** Description changed:

  Rationale: For backporting snapd to 14.04 LTS, we need to provide
  systemd's service manager (not just logind and auxiliary services like
  logind or timesyncd). upstart will continue to do the actual booting,
  and systemd will act as a "deputy init" which by default does not ship
  with/start any services by itself. We will only support this on server
  (at the first iteration at least), not on desktops.
  Regression potential: This is a new binary package in universe, so
  existing systems are unaffected (provided that we ensure that the other
  binary packages do not change and there are no code changes that affect
  processes other than the "deputy pid 1" service manager). So for plain
  upgrades the regression potential is very low. However, there is a
  medium potential for breakage when actually installing the new systemd
  package, as it might interfere with upstart jobs or other running
  processes, cause boot/shutdown hangs, etc.
  Test plan:
   1. Dist-upgrade a trusty installation to the proposed versions. Ensure this 
does not pull in "systemd", and that booting, shutdown, desktop startup, 
suspend on lid close, resume, logout, and user switching all still work.
   2. Install the "systemd" binary package (this will replace/remove
  systemd-shim). Verify that you can talk to the service manager with
  "sudo systemctl status". Check that booting and shutdown continues to
  work without (significant) delays.
   3. Ensure that "sudo journalctl" works and that "sudo systemctl status
  systemd-journald" is running and has a few lines of log at the end
  (unlike what you get when you run systemctl as user).
   4. Install a package that ships a systemd .service file, such as
  "haveged". Ensure that the service file is ignored, "pgrep -af haveged"
  should only have *one* process and "systemctl status haveged" should not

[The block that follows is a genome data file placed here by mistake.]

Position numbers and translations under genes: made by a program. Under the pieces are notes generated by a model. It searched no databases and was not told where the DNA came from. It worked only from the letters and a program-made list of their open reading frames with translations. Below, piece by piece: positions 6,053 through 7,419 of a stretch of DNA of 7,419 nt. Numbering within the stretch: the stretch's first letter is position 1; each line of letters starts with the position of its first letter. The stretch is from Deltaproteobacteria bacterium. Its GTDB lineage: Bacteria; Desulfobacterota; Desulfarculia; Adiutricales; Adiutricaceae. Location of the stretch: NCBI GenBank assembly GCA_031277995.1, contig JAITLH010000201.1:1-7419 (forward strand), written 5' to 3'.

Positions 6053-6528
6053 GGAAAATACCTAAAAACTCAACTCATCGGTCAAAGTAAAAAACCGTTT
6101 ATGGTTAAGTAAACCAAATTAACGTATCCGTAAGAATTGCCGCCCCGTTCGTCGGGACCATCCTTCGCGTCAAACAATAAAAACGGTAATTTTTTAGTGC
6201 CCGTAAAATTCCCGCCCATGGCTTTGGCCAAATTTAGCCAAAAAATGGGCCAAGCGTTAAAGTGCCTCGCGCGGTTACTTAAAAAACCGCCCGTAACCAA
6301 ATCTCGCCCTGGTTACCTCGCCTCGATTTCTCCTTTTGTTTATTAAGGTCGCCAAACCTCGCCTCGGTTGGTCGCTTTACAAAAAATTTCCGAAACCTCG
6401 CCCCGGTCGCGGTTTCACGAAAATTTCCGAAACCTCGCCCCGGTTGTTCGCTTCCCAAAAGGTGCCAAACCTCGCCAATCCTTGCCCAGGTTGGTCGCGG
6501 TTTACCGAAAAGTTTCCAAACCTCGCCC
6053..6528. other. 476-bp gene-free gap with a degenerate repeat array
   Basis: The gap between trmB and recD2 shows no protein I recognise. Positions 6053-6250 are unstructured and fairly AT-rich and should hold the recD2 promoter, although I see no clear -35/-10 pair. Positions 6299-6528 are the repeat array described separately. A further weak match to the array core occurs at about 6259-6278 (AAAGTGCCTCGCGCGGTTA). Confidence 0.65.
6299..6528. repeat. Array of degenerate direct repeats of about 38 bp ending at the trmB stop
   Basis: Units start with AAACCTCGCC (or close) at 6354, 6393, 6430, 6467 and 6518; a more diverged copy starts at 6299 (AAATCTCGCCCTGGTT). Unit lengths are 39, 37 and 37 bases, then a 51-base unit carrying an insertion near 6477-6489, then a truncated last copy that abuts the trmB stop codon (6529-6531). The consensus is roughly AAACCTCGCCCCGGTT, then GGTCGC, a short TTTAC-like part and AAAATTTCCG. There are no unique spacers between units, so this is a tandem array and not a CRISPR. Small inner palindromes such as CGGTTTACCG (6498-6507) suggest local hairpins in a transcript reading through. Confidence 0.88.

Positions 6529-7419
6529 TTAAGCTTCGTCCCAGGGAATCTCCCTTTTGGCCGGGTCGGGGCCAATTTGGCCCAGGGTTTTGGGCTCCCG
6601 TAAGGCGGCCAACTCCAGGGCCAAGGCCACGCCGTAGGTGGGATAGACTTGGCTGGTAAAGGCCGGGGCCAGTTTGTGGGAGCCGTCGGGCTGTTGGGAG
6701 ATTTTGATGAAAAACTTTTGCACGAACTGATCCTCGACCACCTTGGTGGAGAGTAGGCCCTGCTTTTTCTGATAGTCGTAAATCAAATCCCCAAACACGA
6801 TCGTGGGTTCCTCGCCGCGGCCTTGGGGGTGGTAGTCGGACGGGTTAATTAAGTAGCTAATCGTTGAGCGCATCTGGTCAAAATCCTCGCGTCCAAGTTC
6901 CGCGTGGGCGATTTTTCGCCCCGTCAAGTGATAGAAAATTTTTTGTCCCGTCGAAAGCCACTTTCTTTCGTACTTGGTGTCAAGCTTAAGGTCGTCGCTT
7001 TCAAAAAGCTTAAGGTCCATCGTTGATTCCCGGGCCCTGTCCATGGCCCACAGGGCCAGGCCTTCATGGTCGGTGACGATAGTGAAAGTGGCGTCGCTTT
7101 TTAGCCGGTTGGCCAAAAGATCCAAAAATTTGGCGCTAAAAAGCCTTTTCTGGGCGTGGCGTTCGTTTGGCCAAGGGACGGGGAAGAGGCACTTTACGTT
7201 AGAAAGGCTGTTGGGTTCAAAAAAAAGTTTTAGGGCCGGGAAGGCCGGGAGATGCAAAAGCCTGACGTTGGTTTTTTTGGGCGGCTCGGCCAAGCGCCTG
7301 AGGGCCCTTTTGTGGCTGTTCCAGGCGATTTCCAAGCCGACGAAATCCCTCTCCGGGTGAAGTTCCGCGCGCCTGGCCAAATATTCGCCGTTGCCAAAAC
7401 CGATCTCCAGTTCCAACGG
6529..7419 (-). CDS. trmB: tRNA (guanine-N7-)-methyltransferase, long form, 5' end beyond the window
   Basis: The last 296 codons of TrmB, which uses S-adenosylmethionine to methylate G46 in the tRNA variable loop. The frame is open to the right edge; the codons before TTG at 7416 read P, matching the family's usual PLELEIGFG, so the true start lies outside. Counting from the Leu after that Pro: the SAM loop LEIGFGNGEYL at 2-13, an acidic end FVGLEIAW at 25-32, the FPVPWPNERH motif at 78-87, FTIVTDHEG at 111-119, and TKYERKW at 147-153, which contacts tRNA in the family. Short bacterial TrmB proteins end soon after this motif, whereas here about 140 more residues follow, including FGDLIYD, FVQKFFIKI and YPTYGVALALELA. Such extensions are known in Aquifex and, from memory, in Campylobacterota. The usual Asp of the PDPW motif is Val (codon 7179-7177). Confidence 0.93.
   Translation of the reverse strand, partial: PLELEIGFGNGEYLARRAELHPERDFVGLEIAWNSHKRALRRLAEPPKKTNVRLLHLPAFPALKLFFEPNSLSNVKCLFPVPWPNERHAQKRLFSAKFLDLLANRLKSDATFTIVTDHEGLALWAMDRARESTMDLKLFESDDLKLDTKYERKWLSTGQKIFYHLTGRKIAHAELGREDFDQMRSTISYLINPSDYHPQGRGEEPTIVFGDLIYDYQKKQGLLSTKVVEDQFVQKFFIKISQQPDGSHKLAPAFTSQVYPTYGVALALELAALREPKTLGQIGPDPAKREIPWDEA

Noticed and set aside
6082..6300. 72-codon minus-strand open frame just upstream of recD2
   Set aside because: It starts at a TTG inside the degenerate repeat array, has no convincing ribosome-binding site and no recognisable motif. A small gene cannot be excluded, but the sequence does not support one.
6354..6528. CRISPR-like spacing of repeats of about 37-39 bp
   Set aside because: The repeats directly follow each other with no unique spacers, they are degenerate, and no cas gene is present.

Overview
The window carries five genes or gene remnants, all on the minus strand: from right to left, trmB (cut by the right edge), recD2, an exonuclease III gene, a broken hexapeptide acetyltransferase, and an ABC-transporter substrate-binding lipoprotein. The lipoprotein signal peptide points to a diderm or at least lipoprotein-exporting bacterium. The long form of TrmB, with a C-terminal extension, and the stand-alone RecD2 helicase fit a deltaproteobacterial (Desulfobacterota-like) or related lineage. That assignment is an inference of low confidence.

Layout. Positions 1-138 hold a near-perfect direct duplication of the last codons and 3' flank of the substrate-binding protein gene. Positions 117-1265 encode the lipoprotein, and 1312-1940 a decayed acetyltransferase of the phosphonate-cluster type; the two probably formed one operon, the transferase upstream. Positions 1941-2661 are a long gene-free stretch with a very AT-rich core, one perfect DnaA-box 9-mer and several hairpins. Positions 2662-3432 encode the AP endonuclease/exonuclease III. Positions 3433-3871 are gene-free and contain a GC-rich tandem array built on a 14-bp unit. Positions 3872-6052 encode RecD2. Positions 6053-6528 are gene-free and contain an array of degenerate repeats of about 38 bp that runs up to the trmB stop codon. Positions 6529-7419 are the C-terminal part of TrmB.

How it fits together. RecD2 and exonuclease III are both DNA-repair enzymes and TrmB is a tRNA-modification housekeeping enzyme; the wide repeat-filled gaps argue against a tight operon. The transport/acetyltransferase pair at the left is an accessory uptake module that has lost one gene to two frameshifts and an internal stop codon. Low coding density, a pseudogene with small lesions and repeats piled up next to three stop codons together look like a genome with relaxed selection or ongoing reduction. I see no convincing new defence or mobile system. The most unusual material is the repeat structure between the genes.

be running (it should not exist, or not be enabled and be inactive).
     The only services that are running are expected to be systemd-
  journald.service and systemd-journald.socket.
   5. Ensure that the standard targets are active, as that is where third-
  party/snap services hook into:
      systemctl status sysinit.target multi-user.target default.target
   6. Install snapd (not in trusty yet, e. g. from Thomas' PPA) and ensure
  you can install a snap, and its services start after installing the snap
  and after rebooting.
   7. Run "sudo apt-get install --reinstall systemd" to ensure that
  upgrades to newer systemd trusty versions work. The running systemd
  should *not* be restarted as that would disrupt snapd and its services
  (verify that the pid in "initctl status systemd" is the same before and
  after the upgrade).
-  8. Dist-upgrade to 16.04 to ensure that there are no file conflicts,
+  8. Run "sudo apt install -y colord && sudo apt purge -y colord". This
+ should succeed.
+  9. Dist-upgrade to 16.04 to ensure that there are no file conflicts,
  dependency issues, etc.

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  [trusty SRU/FFE] Add systemd binary package for snapd

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